Mirzayanov was immediately fired. He was then arrested on October 22, 1992, on charges of treason, brought by the Russian military industrial complex authorities - he was not allowed to know the exact charges, as they were also declared a state secret. Held in Lefortovo prison, during the resultant court case, the existence of Novichok agents was openly admitted by Russian authorities. According to expert witness testimonies prepared for the KGB by three scientists, Novichok and other related chemical agents had indeed been produced and therefore the disclosure by Mirzayanov represented high treason.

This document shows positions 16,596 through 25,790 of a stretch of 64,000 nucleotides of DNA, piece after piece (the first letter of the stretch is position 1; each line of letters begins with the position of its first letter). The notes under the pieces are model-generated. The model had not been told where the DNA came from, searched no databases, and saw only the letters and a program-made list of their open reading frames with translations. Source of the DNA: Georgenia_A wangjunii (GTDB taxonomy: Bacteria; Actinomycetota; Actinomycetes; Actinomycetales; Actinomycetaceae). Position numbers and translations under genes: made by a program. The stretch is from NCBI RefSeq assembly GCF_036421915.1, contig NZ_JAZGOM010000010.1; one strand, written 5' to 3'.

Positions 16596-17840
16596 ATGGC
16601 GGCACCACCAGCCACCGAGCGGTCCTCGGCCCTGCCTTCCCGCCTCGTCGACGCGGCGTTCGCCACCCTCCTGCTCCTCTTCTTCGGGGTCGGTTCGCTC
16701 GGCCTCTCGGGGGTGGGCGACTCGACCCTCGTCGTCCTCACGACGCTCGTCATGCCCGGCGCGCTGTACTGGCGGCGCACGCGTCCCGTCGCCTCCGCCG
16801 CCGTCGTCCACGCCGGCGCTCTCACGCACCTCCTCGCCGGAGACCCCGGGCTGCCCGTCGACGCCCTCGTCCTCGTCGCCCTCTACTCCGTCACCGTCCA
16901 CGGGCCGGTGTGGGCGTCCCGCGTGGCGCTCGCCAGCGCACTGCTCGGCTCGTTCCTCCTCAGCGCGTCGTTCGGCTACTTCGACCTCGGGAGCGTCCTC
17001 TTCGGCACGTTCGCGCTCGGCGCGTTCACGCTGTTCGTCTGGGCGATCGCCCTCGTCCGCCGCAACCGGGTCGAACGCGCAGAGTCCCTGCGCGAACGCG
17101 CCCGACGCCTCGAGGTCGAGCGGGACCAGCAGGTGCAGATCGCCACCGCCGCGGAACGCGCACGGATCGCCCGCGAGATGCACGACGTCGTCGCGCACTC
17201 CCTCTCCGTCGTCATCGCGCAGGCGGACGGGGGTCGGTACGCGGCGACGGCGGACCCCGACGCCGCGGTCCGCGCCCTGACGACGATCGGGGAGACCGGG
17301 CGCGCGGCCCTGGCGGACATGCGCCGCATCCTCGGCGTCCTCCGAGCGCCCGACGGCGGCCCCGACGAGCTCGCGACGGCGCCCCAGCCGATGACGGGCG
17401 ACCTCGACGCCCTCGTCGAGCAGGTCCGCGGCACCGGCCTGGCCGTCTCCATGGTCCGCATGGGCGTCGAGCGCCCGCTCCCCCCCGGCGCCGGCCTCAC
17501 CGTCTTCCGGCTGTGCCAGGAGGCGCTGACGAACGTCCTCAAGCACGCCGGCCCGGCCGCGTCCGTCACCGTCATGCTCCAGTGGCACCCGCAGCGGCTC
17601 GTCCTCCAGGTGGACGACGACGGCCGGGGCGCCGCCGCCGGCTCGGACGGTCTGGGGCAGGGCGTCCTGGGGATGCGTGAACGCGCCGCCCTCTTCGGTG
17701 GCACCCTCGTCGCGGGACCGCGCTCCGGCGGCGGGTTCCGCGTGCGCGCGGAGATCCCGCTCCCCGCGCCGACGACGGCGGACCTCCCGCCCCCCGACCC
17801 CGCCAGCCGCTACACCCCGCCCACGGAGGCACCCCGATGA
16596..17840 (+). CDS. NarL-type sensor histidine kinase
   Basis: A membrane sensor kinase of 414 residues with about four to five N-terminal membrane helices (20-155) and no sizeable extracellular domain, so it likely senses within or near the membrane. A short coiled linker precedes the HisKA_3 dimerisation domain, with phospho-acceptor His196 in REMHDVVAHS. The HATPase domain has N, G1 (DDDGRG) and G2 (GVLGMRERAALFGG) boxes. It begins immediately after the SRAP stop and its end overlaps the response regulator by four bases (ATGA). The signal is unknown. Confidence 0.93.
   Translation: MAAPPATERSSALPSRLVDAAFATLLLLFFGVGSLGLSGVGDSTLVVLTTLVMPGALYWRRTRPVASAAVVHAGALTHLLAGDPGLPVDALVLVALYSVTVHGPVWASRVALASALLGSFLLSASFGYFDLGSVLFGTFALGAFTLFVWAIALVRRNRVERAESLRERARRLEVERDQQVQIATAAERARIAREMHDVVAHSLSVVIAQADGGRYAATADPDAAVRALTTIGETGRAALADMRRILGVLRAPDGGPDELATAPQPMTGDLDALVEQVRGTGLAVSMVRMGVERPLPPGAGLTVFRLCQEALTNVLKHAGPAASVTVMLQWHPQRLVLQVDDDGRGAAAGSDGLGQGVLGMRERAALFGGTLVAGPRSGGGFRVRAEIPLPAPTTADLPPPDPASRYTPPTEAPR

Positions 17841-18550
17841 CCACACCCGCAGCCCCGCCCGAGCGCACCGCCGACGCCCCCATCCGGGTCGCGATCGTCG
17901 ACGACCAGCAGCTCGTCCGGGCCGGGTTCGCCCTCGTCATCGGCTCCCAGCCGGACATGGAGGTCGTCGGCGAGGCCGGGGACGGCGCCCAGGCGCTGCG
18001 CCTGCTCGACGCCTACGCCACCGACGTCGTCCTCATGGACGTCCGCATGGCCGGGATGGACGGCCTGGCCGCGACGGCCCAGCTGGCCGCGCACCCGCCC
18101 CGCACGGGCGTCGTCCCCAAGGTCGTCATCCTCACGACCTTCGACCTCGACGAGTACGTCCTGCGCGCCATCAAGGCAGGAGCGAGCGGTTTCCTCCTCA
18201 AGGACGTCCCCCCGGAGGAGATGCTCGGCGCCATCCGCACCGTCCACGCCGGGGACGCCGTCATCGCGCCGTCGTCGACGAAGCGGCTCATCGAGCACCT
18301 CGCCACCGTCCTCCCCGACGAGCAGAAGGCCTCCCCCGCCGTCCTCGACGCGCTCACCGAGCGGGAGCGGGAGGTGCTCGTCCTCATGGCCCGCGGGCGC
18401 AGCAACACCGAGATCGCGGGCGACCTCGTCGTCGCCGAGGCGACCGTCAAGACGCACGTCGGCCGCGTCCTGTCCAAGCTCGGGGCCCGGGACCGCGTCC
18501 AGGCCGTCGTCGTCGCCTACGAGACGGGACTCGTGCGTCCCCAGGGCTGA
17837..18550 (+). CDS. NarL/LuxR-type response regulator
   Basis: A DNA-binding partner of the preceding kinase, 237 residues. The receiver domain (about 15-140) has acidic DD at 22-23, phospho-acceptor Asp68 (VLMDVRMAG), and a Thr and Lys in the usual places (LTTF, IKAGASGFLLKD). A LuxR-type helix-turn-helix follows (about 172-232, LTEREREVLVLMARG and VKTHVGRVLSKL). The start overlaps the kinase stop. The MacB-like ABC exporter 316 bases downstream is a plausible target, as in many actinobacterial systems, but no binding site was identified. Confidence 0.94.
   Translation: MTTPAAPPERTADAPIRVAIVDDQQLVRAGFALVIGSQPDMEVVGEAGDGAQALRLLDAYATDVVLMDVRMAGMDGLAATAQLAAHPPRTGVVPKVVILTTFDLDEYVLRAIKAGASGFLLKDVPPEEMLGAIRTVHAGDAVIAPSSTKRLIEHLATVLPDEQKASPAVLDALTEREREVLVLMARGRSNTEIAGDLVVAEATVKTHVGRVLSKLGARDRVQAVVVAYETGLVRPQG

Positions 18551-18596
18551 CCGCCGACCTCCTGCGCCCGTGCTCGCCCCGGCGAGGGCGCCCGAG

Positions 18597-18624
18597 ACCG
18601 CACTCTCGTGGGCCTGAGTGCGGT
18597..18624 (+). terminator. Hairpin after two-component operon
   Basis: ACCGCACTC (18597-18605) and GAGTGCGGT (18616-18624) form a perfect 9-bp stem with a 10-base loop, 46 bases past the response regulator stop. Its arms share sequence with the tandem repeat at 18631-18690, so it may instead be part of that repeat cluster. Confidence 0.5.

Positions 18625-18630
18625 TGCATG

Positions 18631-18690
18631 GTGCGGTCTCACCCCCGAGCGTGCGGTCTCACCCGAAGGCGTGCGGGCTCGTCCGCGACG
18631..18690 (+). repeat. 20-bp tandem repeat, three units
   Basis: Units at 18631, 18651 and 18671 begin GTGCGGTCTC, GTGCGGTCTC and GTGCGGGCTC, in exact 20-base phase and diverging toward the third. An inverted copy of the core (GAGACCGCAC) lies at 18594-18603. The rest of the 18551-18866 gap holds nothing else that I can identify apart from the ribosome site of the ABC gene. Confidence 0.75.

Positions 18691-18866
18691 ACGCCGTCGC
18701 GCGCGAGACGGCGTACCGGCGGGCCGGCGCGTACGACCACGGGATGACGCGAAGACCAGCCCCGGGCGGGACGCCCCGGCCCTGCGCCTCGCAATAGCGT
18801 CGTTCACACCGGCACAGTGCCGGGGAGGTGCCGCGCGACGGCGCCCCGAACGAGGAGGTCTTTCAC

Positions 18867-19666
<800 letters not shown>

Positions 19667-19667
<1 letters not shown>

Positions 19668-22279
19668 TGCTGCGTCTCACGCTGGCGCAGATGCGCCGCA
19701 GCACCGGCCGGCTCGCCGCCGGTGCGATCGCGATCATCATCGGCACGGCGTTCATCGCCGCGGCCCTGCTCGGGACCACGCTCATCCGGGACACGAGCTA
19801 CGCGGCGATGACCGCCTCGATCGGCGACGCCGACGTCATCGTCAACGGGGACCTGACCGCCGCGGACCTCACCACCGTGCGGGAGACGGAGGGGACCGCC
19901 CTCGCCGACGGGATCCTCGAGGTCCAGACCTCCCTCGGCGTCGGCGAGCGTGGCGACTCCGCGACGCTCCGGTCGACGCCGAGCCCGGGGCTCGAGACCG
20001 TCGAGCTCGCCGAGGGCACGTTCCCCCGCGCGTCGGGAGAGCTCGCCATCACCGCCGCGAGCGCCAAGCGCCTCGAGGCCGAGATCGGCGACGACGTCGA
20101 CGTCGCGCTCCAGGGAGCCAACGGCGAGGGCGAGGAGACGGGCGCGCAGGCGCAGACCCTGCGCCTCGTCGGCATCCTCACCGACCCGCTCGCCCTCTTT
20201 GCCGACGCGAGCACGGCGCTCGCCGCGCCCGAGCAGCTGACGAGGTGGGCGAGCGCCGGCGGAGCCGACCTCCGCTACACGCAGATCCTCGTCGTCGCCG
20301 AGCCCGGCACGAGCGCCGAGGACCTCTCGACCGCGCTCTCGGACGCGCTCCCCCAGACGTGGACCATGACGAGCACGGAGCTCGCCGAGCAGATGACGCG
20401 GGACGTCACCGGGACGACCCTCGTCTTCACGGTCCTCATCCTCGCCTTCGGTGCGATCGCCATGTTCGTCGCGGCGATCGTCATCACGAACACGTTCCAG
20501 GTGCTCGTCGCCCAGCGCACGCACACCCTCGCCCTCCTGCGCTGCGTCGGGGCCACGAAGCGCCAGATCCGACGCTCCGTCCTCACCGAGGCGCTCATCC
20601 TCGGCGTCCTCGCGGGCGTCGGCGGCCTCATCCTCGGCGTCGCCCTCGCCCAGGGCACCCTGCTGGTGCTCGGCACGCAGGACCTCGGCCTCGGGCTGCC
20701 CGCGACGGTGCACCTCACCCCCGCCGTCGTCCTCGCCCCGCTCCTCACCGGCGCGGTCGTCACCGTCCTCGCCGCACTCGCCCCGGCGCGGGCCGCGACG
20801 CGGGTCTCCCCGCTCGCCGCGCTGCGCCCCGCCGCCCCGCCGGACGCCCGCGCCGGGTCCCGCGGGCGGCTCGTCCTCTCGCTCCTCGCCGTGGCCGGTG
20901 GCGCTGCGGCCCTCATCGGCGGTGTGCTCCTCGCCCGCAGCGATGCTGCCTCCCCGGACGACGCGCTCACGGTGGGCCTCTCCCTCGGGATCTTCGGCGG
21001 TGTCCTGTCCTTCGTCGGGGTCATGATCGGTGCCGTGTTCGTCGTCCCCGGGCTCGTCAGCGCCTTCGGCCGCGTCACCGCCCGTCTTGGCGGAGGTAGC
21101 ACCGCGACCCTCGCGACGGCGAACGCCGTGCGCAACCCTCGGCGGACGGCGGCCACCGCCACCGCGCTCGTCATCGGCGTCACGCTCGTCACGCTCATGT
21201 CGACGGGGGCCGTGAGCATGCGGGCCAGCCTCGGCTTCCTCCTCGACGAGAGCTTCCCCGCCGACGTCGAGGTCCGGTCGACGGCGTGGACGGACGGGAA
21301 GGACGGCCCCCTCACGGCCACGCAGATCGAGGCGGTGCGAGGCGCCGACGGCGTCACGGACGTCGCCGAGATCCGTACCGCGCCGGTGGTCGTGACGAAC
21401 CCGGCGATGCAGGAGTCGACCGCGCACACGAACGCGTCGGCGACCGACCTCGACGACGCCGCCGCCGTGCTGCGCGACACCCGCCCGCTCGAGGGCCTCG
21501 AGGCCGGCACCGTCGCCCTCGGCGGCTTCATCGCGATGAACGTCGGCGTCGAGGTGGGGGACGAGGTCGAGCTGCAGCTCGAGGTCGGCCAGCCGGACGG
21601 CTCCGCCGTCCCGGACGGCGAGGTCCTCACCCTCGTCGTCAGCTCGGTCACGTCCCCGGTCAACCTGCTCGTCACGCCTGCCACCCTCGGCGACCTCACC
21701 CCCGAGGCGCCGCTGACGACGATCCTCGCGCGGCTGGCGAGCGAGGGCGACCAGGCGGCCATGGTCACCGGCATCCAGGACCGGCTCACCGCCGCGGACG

However, the trial collapsed. Mirzayanov was released because "not one of the formulas or names of poisonous substances in the Moscow News article was new to the Soviet press, nor were locations ... of testing sites revealed." According to Yevgenia Albats, "the real state secret revealed by Fyodorov and Mirzayanov was that generals had lied — and were still lying — to both the international community and their fellow citizens."
These days, I found myself thinking, the trial would not have collapsed, if there had been a trial at all.
I have no nostalgia for the USSR, but that's precisely why Putin is so appalling. He wasn't inevitable, there was a possibility for Russia to go another way and he - with the usual vested interests - chose otherwise. Only 9 years after these events he would be president.
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